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|Title:||Optical Spectroscopy of URu2Si2 A Search for New Features|
|Department:||Physics and Astronomy|
|Keywords:||Astrophysics and Astronomy;Astrophysics and Astronomy|
|Abstract:||<p>In the past, optical measurements of single crystals have provided insights into phase transitions, the structure and symmetry of the superconducting gap and many other phenomena. Competing groups are perpetually trying to improve the accuracy of measurements to contribute to the understanding of the materials they study. Recent improvements at McMaster included the installation of a translating stage that allowed for submillimeter control of sample position, the measurement of several samples in one experiment, and measurements at temperatures of 10 - 300 K. The stage was attached to an external sample chamber on a spectrometer that can be used to measure frequencies from 20 to 38,000 cm<sup>-1</sup>. The new sample stage was used in measurements of the reflectance spectra of a single crystal URu2Si2 sample. The reflectance measurements were used to calculate the absolute reflectance and optical conductivity.<br /><br />It was observed that for temperatures below 50 K at frequencies below 100 cm<sup>-1</sup> , the reflectance appeared to have a parabolic trend. A linear regression was used to fit the absolute reflectance measured by Dr. Angel (2010) in order to determine the numeric values of the parabolic model with the best fit data. The regression gave the optimized equation: P = 0.9872 - 8.0279E-6*ω<sup>2</sup> with a regression coefficient of 0.8417. This showed that over 84% of the variability in the data was accounted for by the model. This model was used to calculate the absolute reflectance from the thermal reflectance data at 3 K collected by Dr. Angel (2010) and was shown to have a standard deviation of ±0.011. The result was called the "refined" absolute reflectance, and the refining method was repeated on the thermal reflectance measurements conducted by Dr. Nagel's group.</p>|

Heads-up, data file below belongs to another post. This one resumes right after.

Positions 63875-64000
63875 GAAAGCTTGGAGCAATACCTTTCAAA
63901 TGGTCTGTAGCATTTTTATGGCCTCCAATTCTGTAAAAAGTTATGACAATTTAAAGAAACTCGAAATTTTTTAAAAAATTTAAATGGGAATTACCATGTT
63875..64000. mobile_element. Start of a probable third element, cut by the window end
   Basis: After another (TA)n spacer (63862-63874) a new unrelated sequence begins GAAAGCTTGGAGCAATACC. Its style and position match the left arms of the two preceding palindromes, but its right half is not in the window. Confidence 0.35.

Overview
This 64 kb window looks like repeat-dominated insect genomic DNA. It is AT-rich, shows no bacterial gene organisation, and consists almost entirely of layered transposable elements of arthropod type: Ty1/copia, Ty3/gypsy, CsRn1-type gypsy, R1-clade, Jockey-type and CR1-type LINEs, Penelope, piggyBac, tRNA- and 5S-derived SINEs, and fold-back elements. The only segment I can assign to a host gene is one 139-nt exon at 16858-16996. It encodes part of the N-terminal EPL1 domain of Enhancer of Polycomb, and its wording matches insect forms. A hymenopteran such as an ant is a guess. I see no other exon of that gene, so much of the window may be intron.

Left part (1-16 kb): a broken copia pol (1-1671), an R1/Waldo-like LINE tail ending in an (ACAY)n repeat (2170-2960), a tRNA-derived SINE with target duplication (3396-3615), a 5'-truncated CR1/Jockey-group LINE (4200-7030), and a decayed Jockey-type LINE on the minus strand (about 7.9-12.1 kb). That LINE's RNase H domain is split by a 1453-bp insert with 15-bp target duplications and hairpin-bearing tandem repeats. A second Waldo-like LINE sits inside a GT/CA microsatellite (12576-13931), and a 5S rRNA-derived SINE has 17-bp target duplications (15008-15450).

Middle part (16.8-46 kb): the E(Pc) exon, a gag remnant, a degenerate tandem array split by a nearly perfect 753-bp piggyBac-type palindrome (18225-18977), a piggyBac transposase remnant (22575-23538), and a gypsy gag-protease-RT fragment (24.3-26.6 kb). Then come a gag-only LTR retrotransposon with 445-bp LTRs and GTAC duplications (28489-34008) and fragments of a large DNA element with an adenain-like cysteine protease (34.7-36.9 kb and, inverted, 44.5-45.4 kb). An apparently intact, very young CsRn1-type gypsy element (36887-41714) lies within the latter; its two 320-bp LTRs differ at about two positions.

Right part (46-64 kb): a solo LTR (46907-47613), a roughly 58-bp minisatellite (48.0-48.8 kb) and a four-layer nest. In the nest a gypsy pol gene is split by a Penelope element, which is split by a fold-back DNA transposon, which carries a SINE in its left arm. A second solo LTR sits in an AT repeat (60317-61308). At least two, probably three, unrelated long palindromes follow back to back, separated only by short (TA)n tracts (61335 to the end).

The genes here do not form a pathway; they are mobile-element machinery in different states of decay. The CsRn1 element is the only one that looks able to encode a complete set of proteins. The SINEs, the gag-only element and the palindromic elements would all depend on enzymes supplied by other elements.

|Appears in Collections:||Open Access Dissertations and Theses|
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